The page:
[Met Performance] CID:37070
Hänsel und Gretel {10}
Il Barbiere di Siviglia {60}
Metropolitan Opera House: 02/23/1906.

(Review)


Metropolitan Opera House
February 23, 1906


HÄNSEL UND GRETEL {10}
Humperdinck-Wette

Hänsel..................Lina Abarbanell
Gretel..................Bella Alten
Gertrud.................Marion Weed
Peter...................Otto Goritz
Witch...................Louise Homer
Sandman.................Florence Mulford
Dew Fairy...............Roberta Glanville

Conductor...............Nathan Franko


IL BARBIERE DI SIVIGLIA: Act II {60}
Rossini-Sterbini

Figaro..................Giuseppe Campanari
Rosina..................Marcella Sembrich
Count Almaviva..........Andreas Dippel
Dr. Bartolo.............Arcangelo Rossi
Don Basilio.............Marcel Journet
Berta...................Mathilde Bauermeister
Sergeant................Giovanni Paroli

Conductor...............Arturo Vigna

Director................Eugène Dufriche

[In the Lesson Scene Sembrich sang "Voci di primavera" (Strauss) and "Ah! Non giunge" from "La Sonnambula." The program listed Paroli as Fiorello, a character that does not appear in Acts II and III of Rossini's comedy. A later program clarified the error, identifying Paroli's role as that of the Sergeant.]

Il Barbiere di Siviglia received one performance this season.


Unsigned review and account in The New York Times:

OPERA'S DOUBLE BILL HAD STRANGE ENDING

Few Stayed for Fourth Act of "Barbiere di Siviglia."

WASN'T ON THE PROGRAMME

Managers Trying to Find Out Who Was Responsible for Blunder - "Hansel und Gretel" Sung

The Metropolitan Opera House audience left in sections last night, and the last act of the second part of the double bill was sung to perhaps a hundred persons in the orchestra. At an early hour this morning the management had been unable to discover who was responsible for such a queer ending to an operatic evening. The hundred who stayed appreciated the treat given to such a slim audience; those who furnished it plainly relished the joke. It was all plain enough on the programme, and the thousands who left early had a reason. The first half of the bill was "Hansel und Gretel," to be followed, according to the programme, by Acts II and III of "Il Barbiere di Siviglia."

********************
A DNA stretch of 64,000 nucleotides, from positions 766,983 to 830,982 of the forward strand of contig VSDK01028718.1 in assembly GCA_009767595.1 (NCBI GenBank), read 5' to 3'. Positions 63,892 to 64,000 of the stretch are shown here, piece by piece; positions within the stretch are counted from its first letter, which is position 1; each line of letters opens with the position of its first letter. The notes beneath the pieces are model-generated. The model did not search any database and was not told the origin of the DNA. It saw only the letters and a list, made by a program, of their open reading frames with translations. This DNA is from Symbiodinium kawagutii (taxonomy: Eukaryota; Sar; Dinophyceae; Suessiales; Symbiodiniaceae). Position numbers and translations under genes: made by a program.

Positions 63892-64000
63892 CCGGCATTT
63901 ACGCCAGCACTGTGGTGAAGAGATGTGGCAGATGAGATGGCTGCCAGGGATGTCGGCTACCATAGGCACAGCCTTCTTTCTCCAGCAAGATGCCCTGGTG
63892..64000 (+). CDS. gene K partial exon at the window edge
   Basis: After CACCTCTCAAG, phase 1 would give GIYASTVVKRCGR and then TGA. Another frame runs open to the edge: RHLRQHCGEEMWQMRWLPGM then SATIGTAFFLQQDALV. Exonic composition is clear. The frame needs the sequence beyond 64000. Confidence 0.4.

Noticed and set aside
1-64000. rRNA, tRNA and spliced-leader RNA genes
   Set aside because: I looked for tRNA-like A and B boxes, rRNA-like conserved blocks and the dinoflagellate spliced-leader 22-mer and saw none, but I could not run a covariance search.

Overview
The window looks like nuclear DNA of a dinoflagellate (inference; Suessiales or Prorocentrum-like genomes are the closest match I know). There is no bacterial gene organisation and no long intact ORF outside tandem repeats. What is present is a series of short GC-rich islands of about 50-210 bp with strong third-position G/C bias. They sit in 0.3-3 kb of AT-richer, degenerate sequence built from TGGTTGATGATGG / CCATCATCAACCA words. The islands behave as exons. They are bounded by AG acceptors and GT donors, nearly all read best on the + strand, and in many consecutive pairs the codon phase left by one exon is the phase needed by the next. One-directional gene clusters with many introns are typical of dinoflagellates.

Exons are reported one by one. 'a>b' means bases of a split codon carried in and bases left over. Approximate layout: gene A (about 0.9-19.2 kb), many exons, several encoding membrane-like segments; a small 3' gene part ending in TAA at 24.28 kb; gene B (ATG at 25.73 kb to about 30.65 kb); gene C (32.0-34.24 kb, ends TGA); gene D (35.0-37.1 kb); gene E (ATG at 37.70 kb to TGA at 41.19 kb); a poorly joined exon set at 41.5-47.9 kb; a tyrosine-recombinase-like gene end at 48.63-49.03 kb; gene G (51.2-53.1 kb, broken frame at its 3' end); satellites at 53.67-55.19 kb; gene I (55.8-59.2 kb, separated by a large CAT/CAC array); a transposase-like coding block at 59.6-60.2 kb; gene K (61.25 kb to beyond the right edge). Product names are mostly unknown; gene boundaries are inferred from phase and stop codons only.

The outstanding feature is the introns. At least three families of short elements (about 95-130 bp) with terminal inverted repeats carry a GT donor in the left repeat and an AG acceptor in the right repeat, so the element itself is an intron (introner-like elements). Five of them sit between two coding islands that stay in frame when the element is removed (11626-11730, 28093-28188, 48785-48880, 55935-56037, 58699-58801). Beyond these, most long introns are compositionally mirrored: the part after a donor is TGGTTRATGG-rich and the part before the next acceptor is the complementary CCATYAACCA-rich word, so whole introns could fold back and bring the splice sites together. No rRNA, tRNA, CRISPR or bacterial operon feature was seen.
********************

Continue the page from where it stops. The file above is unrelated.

Many persons left quite early in the evening to attend some social functions, but the majority remained to see the curtain fall on Act III of the second piece. Here comes the puzzle: When the patrons of grand opera got up and left after Act III, was it because they didn't know that the opera contained a fourth act? Or did they take the programme literally and believe it was not to be given? They filed out, but the hundred --- knowing persons, evidently - stood up, looked around in a bewildered manner, and sat down again to see what was coming. The singers were evidently in a quandary, too. The question was:

"Shall we sing to the remaining few, or shall the curtain stay down?"

Although it was then 11:30 o'clock, it was decided in a few moments to sing the fourth act, and the hesitating flock in front was perhaps as much puzzled to see the curtain rise again to an almost empty house as they would have been had it remained down for the night. "Hansel und Gretel" was hurried through to make time for the popular Italian opera, which had not been given a place on the list before this season, owing partly to the fact that there was no baritone in the company capable of singing and acting the part of Figaro. This obstacle was overcome when Mr. Campanari was tardily enlisted, and Figaro being a character in which he has always been admired, last night's performance was looked forward to with feelings of pleasurable expectation.

But something had to be done to force five hours of operatic music and action into four, and so the "Barber" was abbreviated as to its head. With the first act went Mr. Campanari's "Largo al factotum" and also Mme. Sembrich's opportunity to enjoy the privilege which all Rosinas have had for nearly three generations of making a double entry - of being heard and not seen in the first act and then seen and heard simultaneously in the second.

When the opera began it was evident that much of its sparkle was going to be missed, and there was nothing really sprightly about it till the lesson scene, into which Mme. Sembrich introduced as often before Strauss's "Primavera" waltz, and "Ah! Non giunge" from "La Sonnambula." At the close of the act the listeners rose to their feet, and a vast majority of them having already listened to four hours of music, and deceived by the announcement of scenes from acts two and three only on the programme, started for home after staring perplexed at the lights, the orchestra, and Conductor Vigna. It became evident that after all the opera was to be brought to its conventional end. This was done, but scarcely more than a hundred occupants of the orchestra heard that end, which was sung with peculiar enjoyment of its humor by Mme. Sembrich, Mr. Dippel, and Mr. Campanari, evidently because of the ridiculous turn which affairs had taken.



Added Index Entries for Subjects and Names


Back to short citation(s).